VSCode, GDB, and Debugging an OS

I’ve been spending some time going through Philipp Oppermann’s amazing blog series, Writing an OS in Rust. Digging into operating systems has been on my todo list for years now and I couldn’t pass up the opportunity when I ran across this series on Hacker News.

Phillip has done a wonderful job in his posts and they’re extremely easy to follow. Unfortunately for me, though, he’s doing his development via Linux so some of the instructions aren’t one-to-one. For instance, cross-compiling libcore for x86-64 on Darwin doesn’t really work and likely won’t for some time. That’s ok though, Vagrant to the rescue.

After you have vagrant up and running, you can drop into ssh (vagrant ssh) and follow along with all of the posts.

If you know me, I really like VSCode. I was a huge fan of Sublime Text because of multi-cursors, and VSCode seems better in almost every way. My development environment for the BlogOS is pretty straight-forward.

  1. Develop in VSCode on my host machine (MacOS)
  2. Build on target machine (Vagrant VM)
  3. Run on target machine (Vagrant VM)

The trick to 1 and 2 is to leverage the shared /vagrant directory to share files. You might run into one hiccup with rsync not working so you’ll want to specify "virtualbox" as the sync type.

config.vm.synced_folder ".", "/vagrant", type: "virtualbox"

Great, we can write and run code. But what about debugging?

One of the tangential posts, Set Up GDB, goes through the steps of getting GDB setup. That’s awesome! What’s even more awesome is using VSCode as an IDE to debug - so let’s get that setup.

First, as the post suggests, we do need to build our own version of gdb. For the most part the steps for building gdb on MacOS are the same:

git clone git@github.com:phil-opp/binutils-gdb.git
./binutils-gdb/configure  --target=x86_64-pc-linux-gnu \
    --prefix="/some/file/path/rust-os-gdb" \
    --with-python=yes --enable-tui \
    --with-curses --disable-nls \
    --disable-werror --disable-gas \
    --disable-binutils --disable-ld \
mv /some/file/path/rust-os-gdb/bin/x86_64-pc-linux-gnu-gdb /some/file/path/rust-os-gdb/bin/gdb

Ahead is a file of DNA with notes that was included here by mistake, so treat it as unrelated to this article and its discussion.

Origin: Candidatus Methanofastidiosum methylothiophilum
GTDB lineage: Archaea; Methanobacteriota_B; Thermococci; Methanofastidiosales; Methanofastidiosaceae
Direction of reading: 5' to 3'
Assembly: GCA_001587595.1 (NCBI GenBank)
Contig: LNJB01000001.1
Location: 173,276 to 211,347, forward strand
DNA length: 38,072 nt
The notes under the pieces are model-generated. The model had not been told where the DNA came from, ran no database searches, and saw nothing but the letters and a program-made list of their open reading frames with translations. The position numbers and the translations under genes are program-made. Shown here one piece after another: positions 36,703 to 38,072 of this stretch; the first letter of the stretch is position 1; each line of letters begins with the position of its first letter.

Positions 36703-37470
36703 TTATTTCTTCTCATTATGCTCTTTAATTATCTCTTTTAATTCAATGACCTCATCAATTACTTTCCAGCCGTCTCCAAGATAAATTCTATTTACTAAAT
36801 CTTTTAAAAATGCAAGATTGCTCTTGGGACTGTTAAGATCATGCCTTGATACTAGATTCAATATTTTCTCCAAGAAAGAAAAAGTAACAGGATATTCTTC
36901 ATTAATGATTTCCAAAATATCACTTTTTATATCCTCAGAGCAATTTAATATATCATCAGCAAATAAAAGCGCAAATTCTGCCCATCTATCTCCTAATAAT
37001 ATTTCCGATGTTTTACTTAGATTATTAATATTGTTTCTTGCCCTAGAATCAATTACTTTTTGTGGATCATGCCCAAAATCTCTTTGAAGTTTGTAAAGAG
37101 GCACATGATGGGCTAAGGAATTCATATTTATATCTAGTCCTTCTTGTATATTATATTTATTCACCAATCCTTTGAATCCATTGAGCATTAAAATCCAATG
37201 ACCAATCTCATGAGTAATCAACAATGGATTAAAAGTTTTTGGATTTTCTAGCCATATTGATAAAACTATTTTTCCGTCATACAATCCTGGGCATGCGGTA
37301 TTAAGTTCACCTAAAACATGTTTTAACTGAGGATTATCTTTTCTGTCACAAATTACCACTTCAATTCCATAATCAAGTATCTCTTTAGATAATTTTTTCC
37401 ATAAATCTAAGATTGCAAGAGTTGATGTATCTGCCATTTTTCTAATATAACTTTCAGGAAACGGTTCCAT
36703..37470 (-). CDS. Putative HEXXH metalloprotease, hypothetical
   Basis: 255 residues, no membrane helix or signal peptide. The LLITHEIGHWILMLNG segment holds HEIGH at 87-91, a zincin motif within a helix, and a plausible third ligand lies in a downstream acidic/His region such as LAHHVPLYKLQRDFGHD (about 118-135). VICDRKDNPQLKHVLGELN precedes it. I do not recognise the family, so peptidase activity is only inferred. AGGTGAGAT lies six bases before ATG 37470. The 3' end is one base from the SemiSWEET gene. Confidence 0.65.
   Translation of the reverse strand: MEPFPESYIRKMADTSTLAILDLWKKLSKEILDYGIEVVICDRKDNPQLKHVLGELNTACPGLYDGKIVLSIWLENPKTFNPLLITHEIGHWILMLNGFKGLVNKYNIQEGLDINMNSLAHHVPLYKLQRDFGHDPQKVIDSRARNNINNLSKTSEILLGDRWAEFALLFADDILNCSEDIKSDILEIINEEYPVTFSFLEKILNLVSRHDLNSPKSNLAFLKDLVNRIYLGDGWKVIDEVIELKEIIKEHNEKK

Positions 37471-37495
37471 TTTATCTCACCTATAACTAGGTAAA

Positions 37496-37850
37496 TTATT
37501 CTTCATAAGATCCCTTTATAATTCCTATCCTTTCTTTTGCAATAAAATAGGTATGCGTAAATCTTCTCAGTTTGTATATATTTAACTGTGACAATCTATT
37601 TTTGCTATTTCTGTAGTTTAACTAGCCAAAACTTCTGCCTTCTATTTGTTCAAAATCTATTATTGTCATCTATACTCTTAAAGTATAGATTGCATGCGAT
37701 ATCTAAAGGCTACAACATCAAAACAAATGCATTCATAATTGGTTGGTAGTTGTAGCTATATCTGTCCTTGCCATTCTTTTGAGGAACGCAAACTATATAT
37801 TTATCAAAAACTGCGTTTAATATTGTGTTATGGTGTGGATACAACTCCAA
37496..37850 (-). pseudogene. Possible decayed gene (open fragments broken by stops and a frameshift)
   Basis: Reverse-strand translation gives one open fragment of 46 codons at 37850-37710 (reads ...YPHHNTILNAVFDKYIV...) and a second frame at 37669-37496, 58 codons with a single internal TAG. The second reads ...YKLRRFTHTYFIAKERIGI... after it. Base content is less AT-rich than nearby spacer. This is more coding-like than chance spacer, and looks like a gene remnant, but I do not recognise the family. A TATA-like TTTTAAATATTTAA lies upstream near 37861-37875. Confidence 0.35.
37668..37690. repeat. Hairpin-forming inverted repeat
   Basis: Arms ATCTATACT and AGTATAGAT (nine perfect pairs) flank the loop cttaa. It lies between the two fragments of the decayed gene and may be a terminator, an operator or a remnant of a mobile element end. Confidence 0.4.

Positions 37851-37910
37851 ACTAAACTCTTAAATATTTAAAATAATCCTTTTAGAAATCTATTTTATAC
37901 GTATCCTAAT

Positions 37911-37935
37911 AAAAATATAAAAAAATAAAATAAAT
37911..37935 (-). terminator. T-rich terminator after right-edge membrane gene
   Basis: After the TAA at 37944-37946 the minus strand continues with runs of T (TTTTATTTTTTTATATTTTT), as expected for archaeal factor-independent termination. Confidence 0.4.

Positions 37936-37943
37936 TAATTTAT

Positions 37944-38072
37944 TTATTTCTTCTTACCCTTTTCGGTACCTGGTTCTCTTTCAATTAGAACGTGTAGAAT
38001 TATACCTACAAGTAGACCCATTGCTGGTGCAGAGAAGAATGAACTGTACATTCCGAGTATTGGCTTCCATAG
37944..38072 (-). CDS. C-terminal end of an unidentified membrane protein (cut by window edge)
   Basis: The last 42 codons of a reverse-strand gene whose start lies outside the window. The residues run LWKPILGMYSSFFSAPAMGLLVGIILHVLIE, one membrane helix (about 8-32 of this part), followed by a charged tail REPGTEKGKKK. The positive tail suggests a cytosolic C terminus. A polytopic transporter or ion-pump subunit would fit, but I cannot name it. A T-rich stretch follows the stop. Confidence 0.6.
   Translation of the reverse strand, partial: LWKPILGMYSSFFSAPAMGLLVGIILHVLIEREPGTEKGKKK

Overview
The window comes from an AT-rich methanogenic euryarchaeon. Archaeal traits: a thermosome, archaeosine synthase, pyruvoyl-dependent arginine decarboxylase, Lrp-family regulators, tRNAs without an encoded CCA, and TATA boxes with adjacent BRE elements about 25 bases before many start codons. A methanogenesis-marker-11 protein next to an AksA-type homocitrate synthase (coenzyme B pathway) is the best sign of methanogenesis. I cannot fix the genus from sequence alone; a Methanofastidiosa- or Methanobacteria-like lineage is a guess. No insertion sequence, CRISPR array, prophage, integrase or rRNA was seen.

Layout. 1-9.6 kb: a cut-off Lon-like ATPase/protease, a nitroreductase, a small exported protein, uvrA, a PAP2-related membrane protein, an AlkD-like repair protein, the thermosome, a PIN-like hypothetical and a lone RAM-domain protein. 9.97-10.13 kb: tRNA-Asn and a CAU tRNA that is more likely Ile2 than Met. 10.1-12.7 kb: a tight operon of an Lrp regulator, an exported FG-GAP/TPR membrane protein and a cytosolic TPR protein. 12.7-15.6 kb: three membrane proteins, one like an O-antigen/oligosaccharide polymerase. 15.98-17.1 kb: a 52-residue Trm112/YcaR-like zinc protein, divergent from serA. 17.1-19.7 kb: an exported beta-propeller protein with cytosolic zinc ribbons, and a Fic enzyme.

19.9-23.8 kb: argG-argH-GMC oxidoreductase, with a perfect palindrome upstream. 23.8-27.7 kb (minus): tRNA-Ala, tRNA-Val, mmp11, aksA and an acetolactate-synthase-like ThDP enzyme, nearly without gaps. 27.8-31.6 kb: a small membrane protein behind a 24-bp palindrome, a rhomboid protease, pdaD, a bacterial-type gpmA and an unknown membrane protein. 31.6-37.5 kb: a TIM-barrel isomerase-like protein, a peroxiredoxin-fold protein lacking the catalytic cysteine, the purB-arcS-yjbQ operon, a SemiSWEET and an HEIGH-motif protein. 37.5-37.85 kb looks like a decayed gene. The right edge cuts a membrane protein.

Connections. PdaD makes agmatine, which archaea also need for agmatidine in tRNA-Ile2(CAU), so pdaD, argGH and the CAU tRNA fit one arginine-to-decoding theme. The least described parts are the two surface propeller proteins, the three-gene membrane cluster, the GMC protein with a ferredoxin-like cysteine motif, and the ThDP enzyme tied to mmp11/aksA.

Now install WebFreak001’s amazing gdb/lldb VSCode extension. Reload VSCode and we’re ready to set up the launch configuration.

Select GDB as your debug mode and use the following for your configuration:

    "version": "0.2.0",
    "configurations": [{
            "name": "Attach to QEMU",
            "type": "gdb",
            "request": "attach",
            "executable": "./build/kernel-x86_64.bin",
            "target": "localhost:1234",
            "remote": true,
            "gdbpath": "../rust-os-gdb/bin/gdb",
            "cwd": "${workspaceRoot}",
            "autorun": [
                "set substitute-path /vagrant ."

The above is pretty straight-forward. We’re defining a launch mode that attaches to a target gdb server at localhost:1234. We specify the executable, the cross-compiled kernel-x86_64.bin file, and we call set substitute-path to let gdb know how to map the remote source paths with our local paths.

Did you catch the mistake above? Our gdb server isn’t running locally, it’s running in the Vagrant VM. Easy enough, add the port forward in the Vagrantfile.

config.vm.network "forwarded_port", guest: 1234, host: 1234

If you’re using the latest version of Vagrant, you might need to specify an additional argument above (host_ip).

And with that, you should be ready to go. If you did everything right you should be able to set a breakpoint, launch the OS with make debug, and then attach to gdb.

Screenshot showing GDB breakpoint


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